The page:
Left and Right in the Blogosphere
Why don't conservative think tanks hire outsiders to blog for them?
It's now conventional wisdom that the political blogosphere has been pretty thoroughly professionalized, but James Joyner points out something I hadn't quite noticed:
These things are no doubt happening, especially on the left. Barbara O’Brien‘s observation that “The evil MSM seems to pick up 50 Erick Ericksons for every one Nate Silver” is just bizarre.1 I can’t think offhand of a truly conservative amateur blogger who has been bought out in the manner of Mickey Kaus, Kevin Drum, Matt Yglesias, Ezra Klein, Glenn Greenwald, Steve Benen, Dave Weigel and others who have had hobby blogs bought out by major media sites or ideological think tanks and gone full time. Megan McArdle is the closest I can think of but she was already a professional journalist, writing for the Economist, by the time anyone had heard of her.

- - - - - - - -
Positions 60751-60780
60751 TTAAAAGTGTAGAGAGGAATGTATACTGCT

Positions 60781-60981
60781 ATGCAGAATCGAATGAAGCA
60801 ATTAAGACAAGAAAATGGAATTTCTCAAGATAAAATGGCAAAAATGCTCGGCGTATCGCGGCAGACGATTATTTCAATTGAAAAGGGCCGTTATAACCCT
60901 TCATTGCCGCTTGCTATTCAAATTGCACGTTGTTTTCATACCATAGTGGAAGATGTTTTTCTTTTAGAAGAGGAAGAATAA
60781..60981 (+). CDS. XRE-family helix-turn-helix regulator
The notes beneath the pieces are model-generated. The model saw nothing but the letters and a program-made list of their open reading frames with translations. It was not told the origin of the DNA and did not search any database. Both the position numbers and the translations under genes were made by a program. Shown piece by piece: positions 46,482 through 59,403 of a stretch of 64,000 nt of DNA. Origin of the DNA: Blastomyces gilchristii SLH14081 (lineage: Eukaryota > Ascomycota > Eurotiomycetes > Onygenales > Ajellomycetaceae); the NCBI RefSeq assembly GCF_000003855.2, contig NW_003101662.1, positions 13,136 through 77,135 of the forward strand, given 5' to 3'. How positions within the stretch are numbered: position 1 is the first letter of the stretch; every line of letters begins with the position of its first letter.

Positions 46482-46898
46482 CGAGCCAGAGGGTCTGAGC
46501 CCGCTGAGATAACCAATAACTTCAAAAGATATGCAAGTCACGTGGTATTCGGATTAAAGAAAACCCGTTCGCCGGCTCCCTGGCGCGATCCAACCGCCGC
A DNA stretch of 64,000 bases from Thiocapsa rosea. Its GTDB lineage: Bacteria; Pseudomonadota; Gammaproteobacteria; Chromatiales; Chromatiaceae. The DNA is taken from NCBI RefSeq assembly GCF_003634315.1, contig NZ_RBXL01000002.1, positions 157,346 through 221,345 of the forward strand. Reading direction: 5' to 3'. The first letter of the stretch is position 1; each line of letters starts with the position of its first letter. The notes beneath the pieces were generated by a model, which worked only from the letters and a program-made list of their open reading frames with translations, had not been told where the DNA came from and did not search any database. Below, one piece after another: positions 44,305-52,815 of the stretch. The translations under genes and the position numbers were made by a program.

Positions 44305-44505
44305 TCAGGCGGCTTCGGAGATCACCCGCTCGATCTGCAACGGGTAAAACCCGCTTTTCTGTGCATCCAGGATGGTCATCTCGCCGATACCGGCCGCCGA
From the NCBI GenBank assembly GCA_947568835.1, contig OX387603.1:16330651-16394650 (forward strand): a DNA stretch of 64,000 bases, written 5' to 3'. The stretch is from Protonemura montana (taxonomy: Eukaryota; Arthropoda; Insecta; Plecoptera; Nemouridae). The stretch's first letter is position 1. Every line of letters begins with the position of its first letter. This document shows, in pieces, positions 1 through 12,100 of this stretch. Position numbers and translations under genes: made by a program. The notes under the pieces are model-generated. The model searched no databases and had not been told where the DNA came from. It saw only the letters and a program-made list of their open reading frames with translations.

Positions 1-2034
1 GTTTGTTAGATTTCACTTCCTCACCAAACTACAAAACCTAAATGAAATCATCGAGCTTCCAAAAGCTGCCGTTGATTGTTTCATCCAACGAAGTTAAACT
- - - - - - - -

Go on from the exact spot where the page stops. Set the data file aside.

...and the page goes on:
So why is this? There are political magazines and political think tanks on the right. Why haven't they hired a bunch of successful hobby bloggers instead of developing their own in-house talent? Why is it that Glenn Reynolds, Erick Erickson, Michelle Malkin, Charles Johnson, and the Powerline folks haven't been hired as bloggers by a magazine or think tank? Is it because conservative magazines didn't want to hire outsiders, or because they made offers and conservative bloggers weren't interested?
1In fairness, I suspect that Barbara was thinking less here about bloggers and more about talking heads and columnists, where conservatives seem to get hired at a pretty good clip.